How to Measure ROI of Financial Wellness Programs
Financial wellness programs for employees certainly sound like a good idea. But can a client afford to add another program to the menu of benefits? Does the firm understand what it will get back from its investment?
EY (formerly Ernst Young) recently conducted a survey of HR professionals that found that 86% of their companies were considering adding financial wellness programs but only 16% of those “felt they could justify adding a financial wellness program without knowing the anticipated ROI.”
The first step to understanding the potential ROI is to understand the need for a financial wellness program.
“Of those who responded to the Employee Benefit Research Institute’s 2017 Retirement Confidence Survey, 30% said they think about personal finances while on the job. More than half of them said they would be more productive without such worries,” EY said in the paper “How Do You Know If Financial Wellness Is Paying Off for You and Your People.”
“These distractions will cost you, the employer,” EY adds. The Society of Human Resource Management reports that 83% of HR professionals say employee financial stress has a negative effect on job performance. “Beyond the inability to focus, financial challenges contribute to absenteeism, strain morale, impact physical health and lead to turnover.”
The EY survey of HR specialists “showed that those who offer financial wellness plans saw a direct correlation to employee well-being, retention and productivity.”
While it has been estimated that every dollar spent on a solid financial wellness program will return $3 in benefits, EY argues the beneficial effect on productivity, morale and retention means there is a better way to estimate ROI and ensure it is maximized: measure employee engagement with the financial wellness program instead.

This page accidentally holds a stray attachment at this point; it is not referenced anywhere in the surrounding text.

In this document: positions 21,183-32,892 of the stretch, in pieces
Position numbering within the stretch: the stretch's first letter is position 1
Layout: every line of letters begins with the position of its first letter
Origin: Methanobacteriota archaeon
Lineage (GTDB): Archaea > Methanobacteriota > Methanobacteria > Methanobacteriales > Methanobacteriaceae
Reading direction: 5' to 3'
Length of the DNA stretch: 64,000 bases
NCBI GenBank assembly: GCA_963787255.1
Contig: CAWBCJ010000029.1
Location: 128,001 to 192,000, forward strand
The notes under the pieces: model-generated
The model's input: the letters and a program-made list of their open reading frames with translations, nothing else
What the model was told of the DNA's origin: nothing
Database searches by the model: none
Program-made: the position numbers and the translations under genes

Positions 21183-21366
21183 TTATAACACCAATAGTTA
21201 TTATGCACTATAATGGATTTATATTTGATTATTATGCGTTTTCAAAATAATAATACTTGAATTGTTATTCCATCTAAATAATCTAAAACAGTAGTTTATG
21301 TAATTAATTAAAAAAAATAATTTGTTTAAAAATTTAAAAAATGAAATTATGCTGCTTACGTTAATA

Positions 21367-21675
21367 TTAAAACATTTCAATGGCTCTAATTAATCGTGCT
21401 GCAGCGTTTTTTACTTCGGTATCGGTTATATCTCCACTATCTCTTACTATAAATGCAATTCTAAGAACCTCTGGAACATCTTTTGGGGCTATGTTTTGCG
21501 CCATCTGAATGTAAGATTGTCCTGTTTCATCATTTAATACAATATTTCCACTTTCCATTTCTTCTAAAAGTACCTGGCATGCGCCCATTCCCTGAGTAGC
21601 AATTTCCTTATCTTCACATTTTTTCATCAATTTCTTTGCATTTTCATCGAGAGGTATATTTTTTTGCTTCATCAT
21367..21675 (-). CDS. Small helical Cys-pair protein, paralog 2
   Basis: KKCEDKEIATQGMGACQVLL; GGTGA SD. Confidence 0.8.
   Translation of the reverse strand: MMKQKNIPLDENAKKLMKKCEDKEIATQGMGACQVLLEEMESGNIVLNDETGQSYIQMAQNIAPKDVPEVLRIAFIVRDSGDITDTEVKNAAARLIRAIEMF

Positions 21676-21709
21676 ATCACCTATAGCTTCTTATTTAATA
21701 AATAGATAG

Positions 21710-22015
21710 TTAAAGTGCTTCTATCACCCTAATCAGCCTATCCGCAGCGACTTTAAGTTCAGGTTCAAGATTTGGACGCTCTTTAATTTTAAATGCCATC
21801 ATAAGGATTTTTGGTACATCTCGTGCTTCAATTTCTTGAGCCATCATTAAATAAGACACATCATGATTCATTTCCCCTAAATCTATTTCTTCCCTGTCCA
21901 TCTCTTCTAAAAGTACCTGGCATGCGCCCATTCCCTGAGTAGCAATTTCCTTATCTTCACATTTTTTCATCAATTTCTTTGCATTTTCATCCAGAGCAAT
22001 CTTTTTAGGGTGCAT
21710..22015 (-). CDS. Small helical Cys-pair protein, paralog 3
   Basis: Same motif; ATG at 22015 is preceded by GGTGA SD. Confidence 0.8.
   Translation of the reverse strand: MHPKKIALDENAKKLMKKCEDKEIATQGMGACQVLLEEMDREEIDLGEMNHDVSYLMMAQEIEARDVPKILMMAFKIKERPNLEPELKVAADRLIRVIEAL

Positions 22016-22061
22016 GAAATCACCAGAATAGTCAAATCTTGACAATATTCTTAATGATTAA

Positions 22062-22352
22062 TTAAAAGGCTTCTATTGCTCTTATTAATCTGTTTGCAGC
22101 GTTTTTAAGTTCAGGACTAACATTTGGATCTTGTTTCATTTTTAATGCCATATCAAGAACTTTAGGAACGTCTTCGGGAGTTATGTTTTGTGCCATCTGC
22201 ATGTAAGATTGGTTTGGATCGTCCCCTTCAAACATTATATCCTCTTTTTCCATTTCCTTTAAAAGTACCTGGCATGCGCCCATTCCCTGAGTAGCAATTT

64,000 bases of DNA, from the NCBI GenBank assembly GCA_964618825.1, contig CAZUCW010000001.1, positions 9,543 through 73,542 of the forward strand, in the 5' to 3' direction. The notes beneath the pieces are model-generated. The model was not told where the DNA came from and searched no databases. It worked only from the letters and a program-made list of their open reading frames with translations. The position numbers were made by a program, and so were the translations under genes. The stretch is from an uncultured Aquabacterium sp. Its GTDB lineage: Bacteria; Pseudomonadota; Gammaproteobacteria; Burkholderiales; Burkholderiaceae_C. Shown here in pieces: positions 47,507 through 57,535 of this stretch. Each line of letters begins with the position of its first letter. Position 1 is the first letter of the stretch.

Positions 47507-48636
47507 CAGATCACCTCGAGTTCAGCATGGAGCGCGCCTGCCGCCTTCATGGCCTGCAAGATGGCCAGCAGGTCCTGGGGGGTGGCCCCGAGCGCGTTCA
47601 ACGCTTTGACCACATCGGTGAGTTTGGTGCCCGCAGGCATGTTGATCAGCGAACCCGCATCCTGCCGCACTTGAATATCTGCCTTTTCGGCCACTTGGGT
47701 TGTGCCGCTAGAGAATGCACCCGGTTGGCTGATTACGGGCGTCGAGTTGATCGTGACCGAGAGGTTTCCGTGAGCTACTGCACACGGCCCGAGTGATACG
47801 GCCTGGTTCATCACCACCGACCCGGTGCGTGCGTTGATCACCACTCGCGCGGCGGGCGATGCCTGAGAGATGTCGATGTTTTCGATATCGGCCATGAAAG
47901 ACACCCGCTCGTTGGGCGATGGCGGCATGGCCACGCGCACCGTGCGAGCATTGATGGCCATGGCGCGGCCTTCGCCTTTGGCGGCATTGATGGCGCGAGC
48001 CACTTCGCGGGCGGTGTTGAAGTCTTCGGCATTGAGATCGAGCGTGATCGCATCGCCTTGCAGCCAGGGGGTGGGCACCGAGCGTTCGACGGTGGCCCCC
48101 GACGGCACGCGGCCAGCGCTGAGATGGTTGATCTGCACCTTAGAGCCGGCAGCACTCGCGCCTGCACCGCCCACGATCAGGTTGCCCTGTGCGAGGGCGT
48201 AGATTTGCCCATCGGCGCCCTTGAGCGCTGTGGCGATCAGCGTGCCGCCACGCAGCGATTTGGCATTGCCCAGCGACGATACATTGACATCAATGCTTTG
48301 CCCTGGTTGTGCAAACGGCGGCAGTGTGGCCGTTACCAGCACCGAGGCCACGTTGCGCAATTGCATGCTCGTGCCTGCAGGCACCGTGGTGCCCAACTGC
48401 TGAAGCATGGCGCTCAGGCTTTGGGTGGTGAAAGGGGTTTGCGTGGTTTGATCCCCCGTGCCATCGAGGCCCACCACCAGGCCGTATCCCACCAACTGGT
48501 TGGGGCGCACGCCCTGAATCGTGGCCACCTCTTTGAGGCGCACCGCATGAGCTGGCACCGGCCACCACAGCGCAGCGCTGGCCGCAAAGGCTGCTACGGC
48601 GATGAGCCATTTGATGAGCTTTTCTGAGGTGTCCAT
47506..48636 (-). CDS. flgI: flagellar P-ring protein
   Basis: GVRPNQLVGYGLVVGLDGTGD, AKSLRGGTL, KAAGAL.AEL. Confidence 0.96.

“Changing the conversation from metrics-driven assessment to measuring levels of
healthy utilization will give leaders a new perspective on the value of their spend,” EY says.
To better ensure engagement, make sure you lay the groundwork for a program that will address the specific need of your employees.
“Maximizing ROI starts with knowing your employee base—age, career stage and income ranges,” EY says. “But fostering engagement depends on more than demographics. It depends on an understanding of workforce psychographics—how employees think and feel about money.”
The firm suggests starting a program by conducting an in-depth financial wellness assessment for each worker. It would ask such questions as “how satisfied are they with their current personal financial situation” and “do financial concerns affect their family relationships.”
To learn more about how to tailor a program to workers and how to sell financial wellness programs to businesses, see “Selling Companies on Financial Wellness Programs” from our July 2017 newsletter.comments powered by Disqus